"Vinyl. Oh, and Olive Garden." These were the words that Emma Watson dubbed the hardest to pronounce in an American accent when we caught up with her last night at the Cinema Society's screening of The Perks of Being a Wallflower at the Crosby Street Hotel. Does she go there often? "No," she smiled. "In the movie, Sam goes there a lot." The laughs were all in good humor—her performance as Sam, a record-store-loving, college-boy-dating high-school student, is very believably American and thoroughly sympathetic—someone you'd love to eat with at The Olive Garden.
The same could be said of the film as a whole: nothing about its premise is entirely novel—a high school drama complete with sex, drugs, football games, college decisions, a car accident, and a horrible romantic misunderstanding—but its treatment of the subject is artful and genuinely moving. The audience at the Crosby Street Hotel, which included Michael Stipe and Ed Westwick, was audibly sniffling by the end of it.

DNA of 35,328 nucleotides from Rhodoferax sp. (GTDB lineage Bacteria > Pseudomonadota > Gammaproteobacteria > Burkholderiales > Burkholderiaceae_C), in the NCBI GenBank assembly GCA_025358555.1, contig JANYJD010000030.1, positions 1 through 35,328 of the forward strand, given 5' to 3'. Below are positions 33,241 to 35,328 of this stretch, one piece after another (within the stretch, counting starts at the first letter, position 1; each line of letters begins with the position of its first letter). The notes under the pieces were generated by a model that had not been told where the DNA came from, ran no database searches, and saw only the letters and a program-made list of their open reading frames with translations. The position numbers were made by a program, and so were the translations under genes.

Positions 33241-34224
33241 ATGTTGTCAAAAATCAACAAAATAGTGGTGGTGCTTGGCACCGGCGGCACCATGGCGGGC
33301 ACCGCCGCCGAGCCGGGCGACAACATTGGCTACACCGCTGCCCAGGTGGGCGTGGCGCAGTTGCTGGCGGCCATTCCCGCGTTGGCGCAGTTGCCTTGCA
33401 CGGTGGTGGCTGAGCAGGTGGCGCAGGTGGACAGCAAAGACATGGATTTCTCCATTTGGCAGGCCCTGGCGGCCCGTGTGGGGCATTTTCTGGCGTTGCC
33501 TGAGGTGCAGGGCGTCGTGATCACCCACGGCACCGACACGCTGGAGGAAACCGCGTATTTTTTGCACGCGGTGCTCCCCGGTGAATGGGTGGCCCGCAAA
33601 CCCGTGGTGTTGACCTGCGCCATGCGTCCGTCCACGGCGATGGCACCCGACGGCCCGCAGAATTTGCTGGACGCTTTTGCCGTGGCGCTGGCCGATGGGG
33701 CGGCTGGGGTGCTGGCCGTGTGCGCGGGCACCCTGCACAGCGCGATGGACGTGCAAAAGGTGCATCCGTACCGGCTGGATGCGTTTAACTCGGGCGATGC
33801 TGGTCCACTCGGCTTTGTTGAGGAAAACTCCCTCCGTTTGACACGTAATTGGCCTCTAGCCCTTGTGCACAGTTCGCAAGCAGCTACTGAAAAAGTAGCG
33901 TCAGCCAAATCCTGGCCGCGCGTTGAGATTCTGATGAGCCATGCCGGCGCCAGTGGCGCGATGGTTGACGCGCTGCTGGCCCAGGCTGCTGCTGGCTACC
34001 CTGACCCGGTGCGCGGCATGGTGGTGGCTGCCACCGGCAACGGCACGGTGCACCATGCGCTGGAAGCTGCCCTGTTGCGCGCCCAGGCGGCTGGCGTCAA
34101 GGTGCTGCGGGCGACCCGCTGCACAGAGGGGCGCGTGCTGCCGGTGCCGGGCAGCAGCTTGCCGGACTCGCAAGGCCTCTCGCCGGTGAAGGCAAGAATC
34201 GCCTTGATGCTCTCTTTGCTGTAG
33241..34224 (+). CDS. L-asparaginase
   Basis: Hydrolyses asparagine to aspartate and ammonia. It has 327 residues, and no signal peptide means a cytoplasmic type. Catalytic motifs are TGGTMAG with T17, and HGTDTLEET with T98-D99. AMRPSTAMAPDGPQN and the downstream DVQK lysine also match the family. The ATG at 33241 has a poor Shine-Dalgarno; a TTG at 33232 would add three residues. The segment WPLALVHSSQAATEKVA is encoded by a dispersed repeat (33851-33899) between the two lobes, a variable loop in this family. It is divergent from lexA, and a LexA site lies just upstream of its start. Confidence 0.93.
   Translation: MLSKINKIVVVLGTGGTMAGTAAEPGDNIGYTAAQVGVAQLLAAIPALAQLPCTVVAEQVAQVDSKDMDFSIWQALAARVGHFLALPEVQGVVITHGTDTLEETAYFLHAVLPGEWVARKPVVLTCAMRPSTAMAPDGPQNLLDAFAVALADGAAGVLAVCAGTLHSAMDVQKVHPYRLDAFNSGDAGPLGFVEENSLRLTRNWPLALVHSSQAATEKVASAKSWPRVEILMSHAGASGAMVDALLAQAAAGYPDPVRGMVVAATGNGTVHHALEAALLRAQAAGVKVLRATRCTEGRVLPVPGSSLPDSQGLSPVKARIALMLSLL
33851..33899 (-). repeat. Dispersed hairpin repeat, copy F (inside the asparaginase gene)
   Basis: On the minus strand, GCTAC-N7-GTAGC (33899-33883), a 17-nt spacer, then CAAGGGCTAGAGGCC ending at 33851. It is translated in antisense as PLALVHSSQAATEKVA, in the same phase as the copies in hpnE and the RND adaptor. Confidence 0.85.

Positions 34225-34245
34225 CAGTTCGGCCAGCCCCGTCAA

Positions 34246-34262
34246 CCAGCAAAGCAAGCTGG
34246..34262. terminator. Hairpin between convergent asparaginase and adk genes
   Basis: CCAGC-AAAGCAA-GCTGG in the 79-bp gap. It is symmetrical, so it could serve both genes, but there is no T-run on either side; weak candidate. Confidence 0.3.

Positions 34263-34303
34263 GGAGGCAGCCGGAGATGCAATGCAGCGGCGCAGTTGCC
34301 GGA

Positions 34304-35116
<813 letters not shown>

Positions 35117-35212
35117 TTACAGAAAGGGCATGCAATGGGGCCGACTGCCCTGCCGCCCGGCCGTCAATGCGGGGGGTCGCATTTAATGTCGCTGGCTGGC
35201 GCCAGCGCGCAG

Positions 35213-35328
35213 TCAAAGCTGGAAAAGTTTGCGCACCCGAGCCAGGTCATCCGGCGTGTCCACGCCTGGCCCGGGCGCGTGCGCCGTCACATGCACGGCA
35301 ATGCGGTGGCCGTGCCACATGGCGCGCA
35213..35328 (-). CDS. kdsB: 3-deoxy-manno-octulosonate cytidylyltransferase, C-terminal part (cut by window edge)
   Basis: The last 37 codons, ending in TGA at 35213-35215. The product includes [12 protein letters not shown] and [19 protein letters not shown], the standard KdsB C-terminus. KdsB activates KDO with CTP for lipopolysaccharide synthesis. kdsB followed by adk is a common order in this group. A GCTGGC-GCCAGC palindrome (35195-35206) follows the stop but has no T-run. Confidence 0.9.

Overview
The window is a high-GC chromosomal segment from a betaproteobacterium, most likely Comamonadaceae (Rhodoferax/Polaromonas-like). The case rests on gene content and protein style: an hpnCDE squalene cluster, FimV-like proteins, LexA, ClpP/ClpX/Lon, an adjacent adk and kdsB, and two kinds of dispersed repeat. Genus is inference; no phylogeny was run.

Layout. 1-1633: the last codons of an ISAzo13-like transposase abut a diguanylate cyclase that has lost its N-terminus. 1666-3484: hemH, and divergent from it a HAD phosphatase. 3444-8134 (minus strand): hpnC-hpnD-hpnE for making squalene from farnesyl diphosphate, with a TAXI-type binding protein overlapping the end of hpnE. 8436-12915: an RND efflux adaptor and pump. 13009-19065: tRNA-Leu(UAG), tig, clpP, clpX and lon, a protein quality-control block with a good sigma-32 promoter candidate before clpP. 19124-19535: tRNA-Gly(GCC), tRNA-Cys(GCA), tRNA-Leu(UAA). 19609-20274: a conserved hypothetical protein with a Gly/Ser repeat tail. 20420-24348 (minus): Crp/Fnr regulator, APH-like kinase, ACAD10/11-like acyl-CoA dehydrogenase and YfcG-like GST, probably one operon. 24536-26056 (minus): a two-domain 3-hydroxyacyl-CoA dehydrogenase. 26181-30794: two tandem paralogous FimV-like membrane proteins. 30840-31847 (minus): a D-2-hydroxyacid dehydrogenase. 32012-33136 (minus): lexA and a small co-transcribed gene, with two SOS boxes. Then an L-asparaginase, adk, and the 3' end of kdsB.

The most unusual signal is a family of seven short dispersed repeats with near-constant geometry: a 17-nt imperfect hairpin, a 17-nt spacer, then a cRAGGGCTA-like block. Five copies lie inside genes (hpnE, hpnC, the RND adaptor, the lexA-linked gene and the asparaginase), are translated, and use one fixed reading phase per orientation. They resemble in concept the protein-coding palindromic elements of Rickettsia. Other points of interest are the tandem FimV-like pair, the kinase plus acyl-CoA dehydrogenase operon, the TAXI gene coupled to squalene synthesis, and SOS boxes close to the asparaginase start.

Perhaps that's because its cast could all relate to the material. Even Johnny Simmons, who plays the archetypal varsity football king of the film, identified with the awkwardness that the other characters suffered from. "High school is a weird time—in a way I think I'm still going through it," he laughed.
After the screening, the crowd took a minute to walk off the intense emotion of the film before filtering into the after party, where Natasha Bedingfield and longtime friend of Interview Ellen von Unwerth consorted with the cast over very appropriately named aperitifs—Sparkling Wallflower cocktails by Vikingfjord. —Zack Etheart